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Friday, January 18, 2008

MasterCard or Visa?

I was wondering around is there any difference between both MasterCard & Visa? Well, the big difference is just the brand of the company. Or should I say it's just competitors. Read this from what I found on the net.

Should you get Visa or MasterCard? Is one of them better than the other? Will one of them help your credit rating more than the other? Many people ask themselves these types of questions when they think about getting their first credit card or additional ones. The fact is, few differences exist between the two credit card brands today, but you can benefit by having a better understanding of the two companies and using their competition to your advantage.

Just Who Are Visa and MasterCard.

First, you should know that neither Visa nor MasterCard actually issue credit cards themselves. Neither company deals with consumers or merchants directly. Instead, they create and run the worldwide computer networks that process the billions of transactions that occur each day from people who use their credit cards at millions of merchants and ATMs. Both companies make their money from financial institutions to whom they license the ability to market the MasterCard or Visa system to consumers and merchants.

MasterCard and Visa have been fierce competitors for years, each vying to be faster and more global than the other, just like Hertz and Avis, and McDonalds and Burger King. Each time one brand creates a new twist on their credit cards, the other soon follows to match it. Both companies now offer nearly identical benefits, such as travel insurance, car rental insurance, product warranty extensions, and so on.

Furthermore, both cards are accepted worldwide by nearly the same number of merchants. MasterCard says its cards can be used at more than 23 million locations around the globe, including 1 million ATMs and other locations where cash can be obtained. Visa says its cards are accepted at more than twenty million locations in more than 150 countries.

In general, most merchants throughout the world accept both cards, or if a merchant takes only one of the brands, another merchant down the block takes the other. The point is, your chances of being locked out of eating or buying a gift or getting a hotel room because you have only one brand of credit card are usually minimal -- other than at a few noted events where one card or the other may have negotiated to be the sole credit card to be accepted. But such instances are far and few between.

Which Card is Right for You?

Given the above, is one card better or more right for you? The best answer depends on whether it’s your first, second, or additional card, as follows:

  • If You’re Applying for Your FIRST Credit Card

In this situation, you can make a choice based simply on selecting which issuing bank you prefer to work with, or which promotional offer you like the most, without regard to the brand on the card. Perhaps you like Chase or Citibank or HSBC, or perhaps you like the 0% APR with no-annual-fee offer you found online. It's six of one, a half-dozen of the other.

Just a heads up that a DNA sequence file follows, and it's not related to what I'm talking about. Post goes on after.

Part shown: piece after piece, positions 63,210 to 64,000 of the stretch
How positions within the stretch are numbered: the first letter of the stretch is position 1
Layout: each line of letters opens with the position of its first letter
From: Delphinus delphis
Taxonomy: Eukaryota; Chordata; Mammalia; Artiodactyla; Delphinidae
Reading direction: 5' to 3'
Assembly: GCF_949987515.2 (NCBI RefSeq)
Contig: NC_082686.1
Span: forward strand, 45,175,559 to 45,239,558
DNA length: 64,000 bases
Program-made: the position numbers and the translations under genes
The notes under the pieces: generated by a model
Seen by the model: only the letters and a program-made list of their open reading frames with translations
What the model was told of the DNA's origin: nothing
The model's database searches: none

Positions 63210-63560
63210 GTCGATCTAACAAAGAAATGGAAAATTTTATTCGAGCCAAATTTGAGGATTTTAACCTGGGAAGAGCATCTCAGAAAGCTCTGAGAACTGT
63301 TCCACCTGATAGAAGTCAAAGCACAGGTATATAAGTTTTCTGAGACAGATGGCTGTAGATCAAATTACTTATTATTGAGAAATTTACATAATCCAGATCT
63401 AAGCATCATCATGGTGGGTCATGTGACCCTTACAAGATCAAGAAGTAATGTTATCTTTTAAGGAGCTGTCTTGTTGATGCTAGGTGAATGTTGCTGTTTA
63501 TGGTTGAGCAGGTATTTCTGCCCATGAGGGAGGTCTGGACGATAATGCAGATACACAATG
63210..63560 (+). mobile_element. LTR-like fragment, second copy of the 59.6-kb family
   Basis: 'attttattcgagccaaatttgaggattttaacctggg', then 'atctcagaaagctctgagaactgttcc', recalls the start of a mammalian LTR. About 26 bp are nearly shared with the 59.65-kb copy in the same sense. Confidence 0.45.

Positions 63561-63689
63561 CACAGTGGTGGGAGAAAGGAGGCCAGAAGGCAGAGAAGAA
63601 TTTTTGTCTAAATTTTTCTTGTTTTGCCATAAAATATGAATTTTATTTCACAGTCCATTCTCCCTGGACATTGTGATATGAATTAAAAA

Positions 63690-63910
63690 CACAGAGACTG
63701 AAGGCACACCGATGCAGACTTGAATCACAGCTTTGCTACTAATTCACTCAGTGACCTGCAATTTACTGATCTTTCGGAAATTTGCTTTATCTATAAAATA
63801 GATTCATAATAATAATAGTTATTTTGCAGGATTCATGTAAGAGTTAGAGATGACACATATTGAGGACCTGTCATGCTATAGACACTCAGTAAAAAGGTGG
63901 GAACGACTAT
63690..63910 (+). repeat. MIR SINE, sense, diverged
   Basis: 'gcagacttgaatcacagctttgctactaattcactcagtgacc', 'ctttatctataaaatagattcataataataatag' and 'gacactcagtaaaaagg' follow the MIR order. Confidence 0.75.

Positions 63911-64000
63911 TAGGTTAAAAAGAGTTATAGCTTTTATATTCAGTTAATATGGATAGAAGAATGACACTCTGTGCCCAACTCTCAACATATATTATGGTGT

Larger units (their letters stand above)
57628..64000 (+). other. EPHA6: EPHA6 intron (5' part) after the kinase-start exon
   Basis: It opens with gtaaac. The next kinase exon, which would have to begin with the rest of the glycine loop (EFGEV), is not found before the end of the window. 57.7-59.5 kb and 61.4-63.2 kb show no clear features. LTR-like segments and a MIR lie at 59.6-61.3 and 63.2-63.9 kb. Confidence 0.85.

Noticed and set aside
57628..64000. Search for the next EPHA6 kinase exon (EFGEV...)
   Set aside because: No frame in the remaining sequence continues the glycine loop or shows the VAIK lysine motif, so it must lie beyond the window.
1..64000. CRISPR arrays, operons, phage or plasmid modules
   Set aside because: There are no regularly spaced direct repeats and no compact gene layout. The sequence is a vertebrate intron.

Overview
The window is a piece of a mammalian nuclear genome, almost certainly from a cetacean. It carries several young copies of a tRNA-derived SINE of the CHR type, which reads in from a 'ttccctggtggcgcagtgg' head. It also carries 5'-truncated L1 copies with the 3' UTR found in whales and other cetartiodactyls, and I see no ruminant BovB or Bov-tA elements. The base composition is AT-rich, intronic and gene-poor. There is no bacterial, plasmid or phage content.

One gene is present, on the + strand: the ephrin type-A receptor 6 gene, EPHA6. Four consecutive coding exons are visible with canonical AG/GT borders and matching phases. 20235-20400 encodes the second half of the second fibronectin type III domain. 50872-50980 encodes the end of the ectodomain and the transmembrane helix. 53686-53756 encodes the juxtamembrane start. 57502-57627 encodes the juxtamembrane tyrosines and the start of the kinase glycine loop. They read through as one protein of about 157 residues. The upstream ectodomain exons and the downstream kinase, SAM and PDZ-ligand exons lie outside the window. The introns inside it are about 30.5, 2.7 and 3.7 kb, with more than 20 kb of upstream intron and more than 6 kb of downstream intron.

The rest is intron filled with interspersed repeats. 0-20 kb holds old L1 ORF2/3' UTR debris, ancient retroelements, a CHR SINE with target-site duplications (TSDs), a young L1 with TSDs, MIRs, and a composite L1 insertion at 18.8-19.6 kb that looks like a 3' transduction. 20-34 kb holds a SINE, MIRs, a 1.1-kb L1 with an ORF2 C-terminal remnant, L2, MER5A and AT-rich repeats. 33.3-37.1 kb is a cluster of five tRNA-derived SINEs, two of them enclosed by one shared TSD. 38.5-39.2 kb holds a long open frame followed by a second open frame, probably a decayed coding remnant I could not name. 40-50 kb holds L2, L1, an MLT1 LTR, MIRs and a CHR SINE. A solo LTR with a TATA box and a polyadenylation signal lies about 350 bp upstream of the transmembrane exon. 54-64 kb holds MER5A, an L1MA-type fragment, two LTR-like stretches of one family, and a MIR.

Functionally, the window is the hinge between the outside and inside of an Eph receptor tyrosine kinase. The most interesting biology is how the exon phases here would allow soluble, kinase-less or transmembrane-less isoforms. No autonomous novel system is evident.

• If You’re Applying for Your SECOND Card

In this situation, it is strategically smart to select the opposite brand card from your first card AND to choose a different issuing bank. The rationale for this is that when you have two different cards, you will find that the two banks will compete for your business (assuming you maintain good credit). You will get offers for 0% balance transfers, higher credit limits, and other perks as the two banks vie for your increased use of their card. And just in case you find a merchant who only takes one brand of card, you can now be assured of having all your bases covered.

  • If You’re Applying for ADDITIONAL Credit Cards

Many people apply for more than two credit cards because something specific motivates them to get a third or a fourth card. You may want a separate card to use for your business charges, or to compliment your airline frequent flyer program. In these cases, your selection is largely predetermined by whichever card has attracted your attention to fulfill your specific needs. You might even shop around among issuing banks to be sure you find the best offer, no matter which credit card brand stands behind it.

In short, choosing between Visa and MasterCard is no longer a frustrating question for anyone applying for a first credit card. You can’t go wrong with either brand. And if you already have a first credit card, it can be a very smart move to apply to get a second card from the other brand. If you treat your credit well, you’ll soon be having two (or more) banks begging for your business -- and that's a good thing!

Article is taken from ezinearticles.com

Conclusion: It's up to you to decide for your 1st credit card.


what a wonderful girl said...

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thank you.

EzraIdiot said...

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